They posted on HN. Means they must read it. HN was surfacing news about the buildup for months. They knew.

No, they did not. Nobody did actually expect invasion in Russia. Neither civilians, nor army. Putins orders came as a total surprise, he was not expected to cross the border. At worst everybody was thinking about new escalation in Donbas. The military buildup was considered a strategic negotiation game.

Meanwhile, here in the U.S., in the weeks leading up to the invasion, our Government was holding routine press conferences showing exactly where Russian forces were gathering and the threatening posture they comprised as they encircled Ukraine from three sides. Combine that with Putin’s and his foreign minister’s unrealistic demands, and the writing was on the wall. If the Russian people didn’t get the same information, that would certainly explain their surprise.

The same information was available in Russia, just different conclusions were made. Every political analyst focusing on Russian foreign policy is throwing away now years of their publications and research, because they based them on a wrong assumption (the one that Biden administration did not have - that Putin is rational).


Personal attacks will get you banned here. No more of this, please, no matter how right you are or feel you are.

Attacking individuals personally is no way to express your feelings about this situation. Everyone with any connection to it is in a high emotional state right now. Having HN community members get aggressive with their fellow community members only makes things worse.

Nationalistic attacks aren't allowed either, and you crossed that line too. We're not practicing collective punishment here, as long as I have anything to say about this place.

I know it's hard to stay tolerant in the presence of strong feelings, but that's what commenters here are asked to do—and if anyone can't do it, they should refrain from posting until they can.


Hey I saw a post on a local FB group today from an Aussie company who worked with a Russian dev years ago and had their contact details on one of 50 domains, and they're being asked to move everything.

They said support is not responsive, any way you can be more discriminating about the level of Russian involvement that will trigger a suspension? I will post a link to your statement here for them.


>Please don't post insinuations about astroturfing, shilling, bots, brigading, foreign agents and the like.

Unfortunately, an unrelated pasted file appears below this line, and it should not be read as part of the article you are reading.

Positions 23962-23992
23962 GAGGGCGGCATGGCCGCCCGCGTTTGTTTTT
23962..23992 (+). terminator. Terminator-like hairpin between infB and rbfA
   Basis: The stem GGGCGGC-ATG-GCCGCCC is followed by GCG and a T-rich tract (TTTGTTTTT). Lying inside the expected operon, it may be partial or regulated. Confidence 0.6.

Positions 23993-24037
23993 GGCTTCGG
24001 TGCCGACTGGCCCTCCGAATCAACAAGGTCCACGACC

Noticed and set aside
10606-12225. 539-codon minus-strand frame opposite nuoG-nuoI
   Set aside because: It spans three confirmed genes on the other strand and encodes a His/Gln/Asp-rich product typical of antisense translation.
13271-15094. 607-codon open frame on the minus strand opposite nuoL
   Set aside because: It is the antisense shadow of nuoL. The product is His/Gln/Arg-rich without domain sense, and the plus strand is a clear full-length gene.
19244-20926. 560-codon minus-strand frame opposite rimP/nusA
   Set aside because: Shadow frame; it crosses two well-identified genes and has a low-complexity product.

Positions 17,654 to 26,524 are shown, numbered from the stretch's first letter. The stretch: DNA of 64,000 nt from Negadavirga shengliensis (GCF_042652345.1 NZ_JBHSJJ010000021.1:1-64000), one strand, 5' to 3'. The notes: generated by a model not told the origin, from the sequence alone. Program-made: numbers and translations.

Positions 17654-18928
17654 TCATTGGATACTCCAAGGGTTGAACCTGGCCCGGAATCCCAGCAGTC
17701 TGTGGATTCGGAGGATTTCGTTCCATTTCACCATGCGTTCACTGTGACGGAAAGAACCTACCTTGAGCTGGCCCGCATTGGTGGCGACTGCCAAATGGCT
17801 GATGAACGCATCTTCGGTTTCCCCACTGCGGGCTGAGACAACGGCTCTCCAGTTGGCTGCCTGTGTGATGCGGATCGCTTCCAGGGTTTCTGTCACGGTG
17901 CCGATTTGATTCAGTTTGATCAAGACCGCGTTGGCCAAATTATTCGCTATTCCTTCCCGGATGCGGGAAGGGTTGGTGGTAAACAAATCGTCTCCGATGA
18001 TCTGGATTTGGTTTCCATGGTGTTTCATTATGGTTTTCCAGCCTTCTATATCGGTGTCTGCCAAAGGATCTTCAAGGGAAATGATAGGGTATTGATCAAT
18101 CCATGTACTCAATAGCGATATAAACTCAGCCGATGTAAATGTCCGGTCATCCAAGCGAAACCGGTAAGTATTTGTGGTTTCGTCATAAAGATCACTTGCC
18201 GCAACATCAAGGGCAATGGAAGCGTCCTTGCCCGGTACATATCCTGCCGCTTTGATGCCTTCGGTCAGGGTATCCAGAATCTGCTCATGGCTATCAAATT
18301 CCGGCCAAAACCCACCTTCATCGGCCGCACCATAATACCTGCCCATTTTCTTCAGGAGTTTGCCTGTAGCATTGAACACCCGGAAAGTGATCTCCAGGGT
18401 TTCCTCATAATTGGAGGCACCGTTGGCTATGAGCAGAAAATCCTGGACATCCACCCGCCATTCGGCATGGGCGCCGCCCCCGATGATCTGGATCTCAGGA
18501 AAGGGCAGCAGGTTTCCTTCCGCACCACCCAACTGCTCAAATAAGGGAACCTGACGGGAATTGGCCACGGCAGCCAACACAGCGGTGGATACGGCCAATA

Thanks for the info didn't realize that was frowned upon.

When you're in a crisis situation, the last thing one needs is even more pressing things to get done. Especially ambiguous ones like writing some pleasant appeal to support, and hoping for understanding. And worrying that if support falls back to the large print policy, then having even less time to effect a transfer.

If you're serving the like of RT.com then redirect that to somewhere truthful yesterday, but turning the screws on individuals feeds right into Putin's censorship goals. At least consider moving your deadline back to something more graceful like 60 or even 30 days.

It's a bit counter productive to shut down the people that is actually trying to help. Then there is only Putins views out there... That is exactly why the west did NOT shut down internet to russia, if we do that, there will be noone speaking against Putin.

> It's a bit counter productive to shut down the people that is actually trying to help

It has been said that exceptions can and will be made.

Though I suspect it might not be as easy as just asking because if it was everyone would just ask, so those needing an exception will at least need to take time to formulate an explanation, and wait for responses, etc.

Not ideal, but IMO understandable from namecheap's position.

This whole debacle is just proof that Namecheap will make hasty, marketing-based decisions based on the whim of the CEO.

It's no longer a reliable platform, or rather it never was.

You're hurting a lot of people who are using foreign services because they want to limit their exposure to Putin's regime.

The Russian state doesn't use Namecheap. Do you really think the negatives could be outweighed by some positive here?

This is NOT a "whim of the CEO" - 82% of Namecheap's employees live in Ukraine, 1700 people. And you're expecting them to support Russians? Think again.

I'm 100% supportive of Namecheap's actions in this.

I may be being overly paranoid here, but consider that being made an exception of by Namecheap might draw the wrong kind of attention from the regime.

Are you now going to ask for the voter record of each of your customers?

Or what is the appropriate anti-Putin a customer must have to be allowed to use your company's services?

Wait aren't they obligated to do this under the new sanctions anyway? Same goes with any company that wants to continue doing business with US and EU, am I wrong?

I mean, honestly, if there wasn't moderation here I would be bluntly insulting you. I will definitely boycott you from now on. Both as a person and as a company.


Because when cornered and angry people lash out, it’s part of the human condition.

Also it does score points.

I wonder how many of their Ukrainian customers have .ru domains …

Thank you for coming out like this and doing what you are doing, at the same time: this also isn't your fight, you are like those people hiding in the Ukraine subways hoping they'll be alive tomorrow morning: collateral damage on a stage set by a madman. I suspect that there are a lot of people right now wondering if continuing with Putin is worth it so please don't stop, you may be close to some kind of resolution.